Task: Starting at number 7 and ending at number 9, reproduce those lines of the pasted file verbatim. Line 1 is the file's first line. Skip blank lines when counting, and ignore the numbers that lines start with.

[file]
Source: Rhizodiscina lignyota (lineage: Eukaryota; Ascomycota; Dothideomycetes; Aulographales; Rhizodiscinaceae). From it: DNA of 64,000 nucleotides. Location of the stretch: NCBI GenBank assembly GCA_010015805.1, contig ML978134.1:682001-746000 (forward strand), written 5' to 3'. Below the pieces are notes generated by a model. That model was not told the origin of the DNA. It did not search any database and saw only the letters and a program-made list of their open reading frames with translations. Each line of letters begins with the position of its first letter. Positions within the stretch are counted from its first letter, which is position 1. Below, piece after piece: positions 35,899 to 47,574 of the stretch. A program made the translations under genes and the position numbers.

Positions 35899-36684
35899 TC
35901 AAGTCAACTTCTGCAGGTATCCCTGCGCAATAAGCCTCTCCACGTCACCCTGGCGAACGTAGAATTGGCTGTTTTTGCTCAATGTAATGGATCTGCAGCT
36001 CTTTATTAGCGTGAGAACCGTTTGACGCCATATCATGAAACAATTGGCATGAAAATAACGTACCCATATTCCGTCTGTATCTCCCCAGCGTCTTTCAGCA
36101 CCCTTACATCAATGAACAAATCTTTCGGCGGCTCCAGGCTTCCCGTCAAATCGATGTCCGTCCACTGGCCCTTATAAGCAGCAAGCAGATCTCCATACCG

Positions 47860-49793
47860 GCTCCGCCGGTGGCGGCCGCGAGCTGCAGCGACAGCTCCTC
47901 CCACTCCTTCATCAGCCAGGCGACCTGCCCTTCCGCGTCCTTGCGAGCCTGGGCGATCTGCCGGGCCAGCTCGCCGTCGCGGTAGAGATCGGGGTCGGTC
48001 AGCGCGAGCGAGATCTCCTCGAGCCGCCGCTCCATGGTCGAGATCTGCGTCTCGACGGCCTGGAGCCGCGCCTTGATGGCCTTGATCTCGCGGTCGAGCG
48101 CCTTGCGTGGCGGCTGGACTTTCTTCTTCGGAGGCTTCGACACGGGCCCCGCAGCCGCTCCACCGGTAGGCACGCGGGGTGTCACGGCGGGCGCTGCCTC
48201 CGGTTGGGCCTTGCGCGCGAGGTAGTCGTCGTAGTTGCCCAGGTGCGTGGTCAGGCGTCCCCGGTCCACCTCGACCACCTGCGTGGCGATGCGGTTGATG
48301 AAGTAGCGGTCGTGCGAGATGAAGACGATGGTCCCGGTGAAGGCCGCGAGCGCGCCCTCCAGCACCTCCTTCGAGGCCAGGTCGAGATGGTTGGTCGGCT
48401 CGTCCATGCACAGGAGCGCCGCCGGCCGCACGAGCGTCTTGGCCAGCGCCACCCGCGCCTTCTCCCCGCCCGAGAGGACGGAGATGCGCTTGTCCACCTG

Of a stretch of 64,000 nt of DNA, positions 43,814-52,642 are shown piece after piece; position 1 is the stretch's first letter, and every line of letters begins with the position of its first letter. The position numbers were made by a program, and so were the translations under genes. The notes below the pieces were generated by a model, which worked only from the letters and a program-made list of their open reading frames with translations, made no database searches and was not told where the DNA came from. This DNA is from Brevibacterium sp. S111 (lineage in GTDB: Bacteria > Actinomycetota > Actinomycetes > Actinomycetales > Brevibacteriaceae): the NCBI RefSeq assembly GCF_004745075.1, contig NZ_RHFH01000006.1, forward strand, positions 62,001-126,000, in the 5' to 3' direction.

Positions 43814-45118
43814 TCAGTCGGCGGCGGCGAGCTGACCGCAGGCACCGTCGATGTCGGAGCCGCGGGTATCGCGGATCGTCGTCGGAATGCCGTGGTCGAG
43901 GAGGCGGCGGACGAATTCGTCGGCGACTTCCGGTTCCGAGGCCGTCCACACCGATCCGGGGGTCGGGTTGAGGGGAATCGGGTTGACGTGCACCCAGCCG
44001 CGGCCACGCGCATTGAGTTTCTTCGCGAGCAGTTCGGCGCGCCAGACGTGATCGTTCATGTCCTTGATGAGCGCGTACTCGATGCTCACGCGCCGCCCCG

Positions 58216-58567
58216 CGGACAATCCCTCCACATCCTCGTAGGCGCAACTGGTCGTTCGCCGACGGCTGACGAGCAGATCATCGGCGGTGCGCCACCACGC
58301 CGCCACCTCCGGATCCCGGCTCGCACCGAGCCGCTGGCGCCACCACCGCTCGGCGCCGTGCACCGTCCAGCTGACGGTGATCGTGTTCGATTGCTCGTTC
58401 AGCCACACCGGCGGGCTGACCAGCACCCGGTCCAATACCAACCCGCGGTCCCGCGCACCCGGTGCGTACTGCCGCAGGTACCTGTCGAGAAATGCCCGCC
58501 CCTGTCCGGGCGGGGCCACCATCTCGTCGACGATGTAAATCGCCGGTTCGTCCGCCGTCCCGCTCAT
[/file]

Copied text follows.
Positions 47860-49793
47860 GCTCCGCCGGTGGCGGCCGCGAGCTGCAGCGACAGCTCCTC
47901 CCACTCCTTCATCAGCCAGGCGACCTGCCCTTCCGCGTCCTTGCGAGCCTGGGCGATCTGCCGGGCCAGCTCGCCGTCGCGGTAGAGATCGGGGTCGGTC